The Ron Hextall Era begins: Flyers new GM starts job by saying all the right things

Ron Hextall said all the right things in the press conference that named him the new general manager of the Flyers on Wednesday. Here's a rundown.

Ron Hextall is the new Flyers general manager. It was announced this morning that he'll be taking over, and in a 30 minute long press conference, both Hextall and new team president Paul Holmgren cleared up a lot of stuff.

Let's run through the highlights.

This is Ron Hextall's hockey team

All hockey decisions fall on Ron Hextall. Hextall says he'll use Holmgren and Bob Clarke as a sounding board -- "I'd be an idiot not to," he said -- but Holmgren said that despite sitting up the food chain from Hextall in the organization, this is Hextall's hockey team. He makes the decisions. Period.

Building, developing from within

The major change from Hextall to Holmgren? General philosophy on how to build a team.

It's not a secret that Holmgren was keen on trading for the best players available. He built the Flyers of the last few seasons through trade, and on the current roster, only Claude Giroux, Sean Couturier and Zac Rinaldo are regular, everyday players who were drafted by the club and developed in the organization. Matt Read and Michael Raffl could be included here if you're getting generous, even if they weren't drafted, and I guess Steve Downie, but not really.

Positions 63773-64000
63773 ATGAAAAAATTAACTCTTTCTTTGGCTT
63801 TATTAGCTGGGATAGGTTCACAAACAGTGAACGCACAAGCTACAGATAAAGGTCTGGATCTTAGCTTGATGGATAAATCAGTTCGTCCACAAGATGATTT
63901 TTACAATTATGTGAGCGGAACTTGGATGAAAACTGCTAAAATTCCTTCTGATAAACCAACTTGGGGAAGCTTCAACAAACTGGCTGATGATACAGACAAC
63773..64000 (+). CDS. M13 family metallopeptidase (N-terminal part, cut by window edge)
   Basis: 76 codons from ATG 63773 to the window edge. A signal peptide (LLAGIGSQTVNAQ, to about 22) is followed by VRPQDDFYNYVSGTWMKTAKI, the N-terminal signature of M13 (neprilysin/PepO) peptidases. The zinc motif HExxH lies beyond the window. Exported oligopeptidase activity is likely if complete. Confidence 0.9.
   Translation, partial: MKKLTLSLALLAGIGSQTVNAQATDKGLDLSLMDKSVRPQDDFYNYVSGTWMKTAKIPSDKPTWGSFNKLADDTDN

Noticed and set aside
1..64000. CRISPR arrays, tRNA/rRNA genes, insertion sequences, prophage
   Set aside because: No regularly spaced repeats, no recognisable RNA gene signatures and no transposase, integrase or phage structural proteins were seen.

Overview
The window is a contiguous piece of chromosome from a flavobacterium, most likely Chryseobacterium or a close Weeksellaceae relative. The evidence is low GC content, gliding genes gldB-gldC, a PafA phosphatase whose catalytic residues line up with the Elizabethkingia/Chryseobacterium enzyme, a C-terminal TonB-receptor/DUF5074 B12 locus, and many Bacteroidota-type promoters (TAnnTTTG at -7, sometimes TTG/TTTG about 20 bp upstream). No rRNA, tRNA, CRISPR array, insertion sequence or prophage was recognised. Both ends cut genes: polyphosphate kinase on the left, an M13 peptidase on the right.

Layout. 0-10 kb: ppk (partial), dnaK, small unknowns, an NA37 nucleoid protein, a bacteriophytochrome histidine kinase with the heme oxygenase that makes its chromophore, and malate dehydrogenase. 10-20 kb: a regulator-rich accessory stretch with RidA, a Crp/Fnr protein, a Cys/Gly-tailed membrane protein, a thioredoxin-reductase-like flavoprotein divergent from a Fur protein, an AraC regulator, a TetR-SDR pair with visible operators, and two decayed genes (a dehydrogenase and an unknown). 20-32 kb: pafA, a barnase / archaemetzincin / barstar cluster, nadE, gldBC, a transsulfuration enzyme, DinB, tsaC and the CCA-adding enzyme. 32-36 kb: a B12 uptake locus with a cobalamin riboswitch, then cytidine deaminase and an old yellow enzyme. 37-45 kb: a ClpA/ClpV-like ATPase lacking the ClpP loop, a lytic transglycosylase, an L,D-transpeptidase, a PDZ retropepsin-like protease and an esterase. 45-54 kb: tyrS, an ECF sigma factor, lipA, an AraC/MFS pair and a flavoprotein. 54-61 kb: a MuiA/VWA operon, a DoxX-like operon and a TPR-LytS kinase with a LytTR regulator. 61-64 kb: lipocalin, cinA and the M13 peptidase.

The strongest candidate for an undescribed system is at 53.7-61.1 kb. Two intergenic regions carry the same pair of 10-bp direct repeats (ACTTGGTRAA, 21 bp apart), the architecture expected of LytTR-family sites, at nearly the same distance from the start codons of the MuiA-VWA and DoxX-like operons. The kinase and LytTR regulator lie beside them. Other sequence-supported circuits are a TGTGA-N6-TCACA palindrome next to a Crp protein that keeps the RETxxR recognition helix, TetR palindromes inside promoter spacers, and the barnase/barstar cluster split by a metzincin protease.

That's changing under Hextall. The Flyers will be a team that develops prospects and builds from within. Hextall recognized the importance of such a style in a salary cap world, and OH MY GOD THANK YOU RON.

This isn't to say Hextall won't make trades, but it will not be the primary way he builds his hockey team.

Hello, fancystats

Successful teams use advanced analytics to aid their decision-making. Bad teams -- like, for example, the Torotno Maple Leafs --  ignore them and even openly mock them. Of course, you need to use the data properly and smartly, but still. This is music to our ears.

Holmgren says he wasn't forced out

Paul Holmgren said that, contrary to popular belief, he wasn't forced out. The idea was his, and he raised it with Hextall in December before raising it with Ed Snider in January. He said he's looking forward to an expanded role on the business side of the Flyers organization, and that he'll also still have a say in hockey ops.

Take this at face value if you want, or don't. Really, it doesn't matter all that much. The Flyers have three general managers in their front office now, and that's not a bad thing.

"Our five-vs-five play needs to get better"

Maybe it's stating the obvious, but Hextall said these exact words. He said that at special teams the Flyers are top 10 in the league, but five-vs-five then need to be a better team. That's obvious to most of us. It's nice to hear it from the horse's mouth.

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